• Ebony Jacklin, Osteopath

OsteoBlog: Slipped Disc?

Have you ever thought that you may have slipped a disc?

Have you then considered what this actually means or how it may have happened?

Hopefully you'll be able to find the answer to these questions in this blog.


The spine is made up of 33 bones - these bones are called vertebrae. There are 7 bones in the neck (cervical spine), 12 boned in the upper and mid back (Thoracic spine), 5 bones in the lower back (lumbar spine), 5 fused bones that make up the sacrum and finally 4 bones which make up the coccyx (the tail bone).

The structure between each vertebra is known as the intervertebral disc. The thickness of the disc increases towards the bottom of the spine. However, there is no intervertebral disc between the 1st and 2nd cervical vertebra (C1/C2) in the neck. The last functioning disc is between the last lumbar vertebrae and the sacrum (L5/S1). The primary function of a disc is to act as shock absorber which allows it to act against the compression forces between vertebrae.

The intervertebral disc is made up of 2 compartments:

1. The outer portion of a disc is called the annulus fibrous.

2. The centre portion is called the nucleus pulposus. The centre of the disc is soft and almost jelly like.


A ‘slipped disc’ is also known as a disc prolapse or a herniated disc. A disc prolapse is not a result of the intervertebral disc slipping out of the spine. What has actually occurred is the nucleus pulposus (the soft jelly like centre of the disc) has pushed through a weak part of the annulus fibrosus (The outer part of the disc, which surrounds the nucleus pulposus).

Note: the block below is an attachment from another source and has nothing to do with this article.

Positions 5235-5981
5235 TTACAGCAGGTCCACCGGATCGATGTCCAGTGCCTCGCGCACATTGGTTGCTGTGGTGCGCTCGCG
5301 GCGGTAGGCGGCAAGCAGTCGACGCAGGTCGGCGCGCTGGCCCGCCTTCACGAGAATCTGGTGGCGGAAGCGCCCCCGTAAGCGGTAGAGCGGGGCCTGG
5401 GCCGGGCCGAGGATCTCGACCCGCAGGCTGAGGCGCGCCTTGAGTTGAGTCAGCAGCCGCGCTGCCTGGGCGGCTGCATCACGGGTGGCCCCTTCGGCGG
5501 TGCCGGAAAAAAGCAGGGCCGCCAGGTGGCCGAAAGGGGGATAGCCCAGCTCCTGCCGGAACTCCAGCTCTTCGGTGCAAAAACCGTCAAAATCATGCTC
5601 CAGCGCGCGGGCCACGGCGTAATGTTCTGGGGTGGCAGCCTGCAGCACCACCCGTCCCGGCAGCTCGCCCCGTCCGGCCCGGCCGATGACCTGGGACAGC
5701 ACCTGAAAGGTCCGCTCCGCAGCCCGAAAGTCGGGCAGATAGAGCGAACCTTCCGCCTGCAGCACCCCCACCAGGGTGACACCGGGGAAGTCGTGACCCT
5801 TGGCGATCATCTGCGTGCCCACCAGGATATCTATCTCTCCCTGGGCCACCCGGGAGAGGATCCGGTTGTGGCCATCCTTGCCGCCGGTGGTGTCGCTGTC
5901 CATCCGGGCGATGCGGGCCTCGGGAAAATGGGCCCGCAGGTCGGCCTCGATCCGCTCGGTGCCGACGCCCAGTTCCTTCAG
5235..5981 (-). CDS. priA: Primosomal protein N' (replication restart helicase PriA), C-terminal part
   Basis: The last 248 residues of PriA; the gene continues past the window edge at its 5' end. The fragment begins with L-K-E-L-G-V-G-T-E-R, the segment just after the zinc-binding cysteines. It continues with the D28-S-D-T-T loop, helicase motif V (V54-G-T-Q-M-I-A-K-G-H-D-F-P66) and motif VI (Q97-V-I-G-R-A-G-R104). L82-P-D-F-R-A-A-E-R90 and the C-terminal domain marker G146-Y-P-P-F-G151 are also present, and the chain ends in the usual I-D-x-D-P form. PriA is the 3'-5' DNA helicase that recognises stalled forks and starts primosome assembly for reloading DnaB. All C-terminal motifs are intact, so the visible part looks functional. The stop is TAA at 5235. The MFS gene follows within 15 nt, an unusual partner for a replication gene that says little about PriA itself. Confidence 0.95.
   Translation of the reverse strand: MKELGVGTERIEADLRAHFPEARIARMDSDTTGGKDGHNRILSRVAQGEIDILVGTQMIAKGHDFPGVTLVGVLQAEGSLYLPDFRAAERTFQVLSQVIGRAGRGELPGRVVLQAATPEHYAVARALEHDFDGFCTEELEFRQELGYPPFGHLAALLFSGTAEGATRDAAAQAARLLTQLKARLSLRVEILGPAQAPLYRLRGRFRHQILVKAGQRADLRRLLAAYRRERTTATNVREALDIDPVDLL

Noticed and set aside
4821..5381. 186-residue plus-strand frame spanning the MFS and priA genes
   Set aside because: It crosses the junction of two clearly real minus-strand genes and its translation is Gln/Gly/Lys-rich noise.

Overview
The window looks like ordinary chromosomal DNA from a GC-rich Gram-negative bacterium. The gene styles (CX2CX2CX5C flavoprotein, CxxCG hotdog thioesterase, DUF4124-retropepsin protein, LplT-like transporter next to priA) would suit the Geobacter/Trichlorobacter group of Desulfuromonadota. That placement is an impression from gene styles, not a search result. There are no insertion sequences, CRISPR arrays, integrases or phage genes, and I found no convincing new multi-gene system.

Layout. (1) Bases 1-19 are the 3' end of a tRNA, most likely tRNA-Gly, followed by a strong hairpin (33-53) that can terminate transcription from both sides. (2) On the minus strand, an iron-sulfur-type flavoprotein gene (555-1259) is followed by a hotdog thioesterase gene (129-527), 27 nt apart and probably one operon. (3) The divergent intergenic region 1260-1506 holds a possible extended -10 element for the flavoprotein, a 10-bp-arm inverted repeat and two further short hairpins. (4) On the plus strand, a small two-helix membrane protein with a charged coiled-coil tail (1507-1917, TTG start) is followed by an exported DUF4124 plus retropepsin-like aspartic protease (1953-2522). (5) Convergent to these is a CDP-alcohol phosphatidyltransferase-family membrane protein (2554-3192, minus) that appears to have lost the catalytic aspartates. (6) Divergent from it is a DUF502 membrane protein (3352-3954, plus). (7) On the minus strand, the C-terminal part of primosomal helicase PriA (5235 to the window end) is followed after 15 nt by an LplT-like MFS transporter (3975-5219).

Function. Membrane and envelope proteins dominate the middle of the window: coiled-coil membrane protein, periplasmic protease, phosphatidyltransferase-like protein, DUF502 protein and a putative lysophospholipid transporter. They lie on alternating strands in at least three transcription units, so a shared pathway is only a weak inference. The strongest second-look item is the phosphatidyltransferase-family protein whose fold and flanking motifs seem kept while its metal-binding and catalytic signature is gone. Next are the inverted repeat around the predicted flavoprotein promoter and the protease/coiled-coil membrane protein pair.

The most common disc prolapses are those in the Lumbar spine. However, it is possible to prolapse a disc in the mid/upper back and the neck.


There are many causes that can lead to an individual to suffer from a disc prolapse. The pain levels will also vary from person to person, with some people not experiencing any pain at all. Common causes can include heavy lifting with poor mechanics, smoking or increasing age leading to degenerative changes of the spine and the intervertebral disc.


  • Back pain

  • Nerve root pain - A Nerve exiting the spine has its own individual course to supply different parts of the body. Nerve root pain can occur when the nerve leaving the spine is irritated by the inflammation caused by the disc prolapse. Depending where that nerve supplies, you may feel pain in areas away from the back. Eg in the foot or leg

  • Numbness or tingling in an extremity.

  • Weakness in an extremity

  • Pain on movement.

If you experience any symptoms below then you should contact your GP or visit A&E:

  • Problems with bowel or bladder habits

  • Numbness in the saddle area (around the bottom or anus)

  • Weakness in 1 or both leg.

  • Back pain with a fever

  • Back pain and unexplained weight loss

  • Back pain with trauma.


Once you have discussed your symptoms and have been examined by your health care professional, a diagnosis can normally be made. In most cases symptoms generally settle within a few weeks, but if they persist then a scan, such as an MRI scan could be useful.


Your GP may prescribe you with pain killers

A form of hands on therapy such as physiotherapy or osteopathy, maybe useful.

In some cases surgery could be an option.

Remember to try and stay as mobile as possible and try to continue with normal activities.


Boots webMD. (2018). Back pain guide . Available: Last accessed 23/01/18.

Moore,K.L., Dalley, A.F., Agur, A.M.R (2010). Clinically Oriented Anatomy. 6th ed. Baltimore: Wolters Kluwer, Lippincott Williams & Wilkins. 465.

Nall,R. (2016). Slipped (herniated) Disc . Available: Last accessed 23/01/18.

NHS . (2018). Slipped Disc. Available: Last accessed 23/01/18.

Scioscia, T. (2017). Spinal Discs. Available: Last accessed 23/01/18.

Tidy, C. (2015). Slipped Disc (Prolapsed Disc). Available: Last accessed 23/01/2018

Thanks for reading.

For osteopathy in High Wycombe and beyond please call Lucy or Ebony from OsteoFusion on 07833 321604 or visit

#Slippeddisc #Discproblems



  • Facebook Social Icon
  • Twitter Social Icon
  • Instagram Social Icon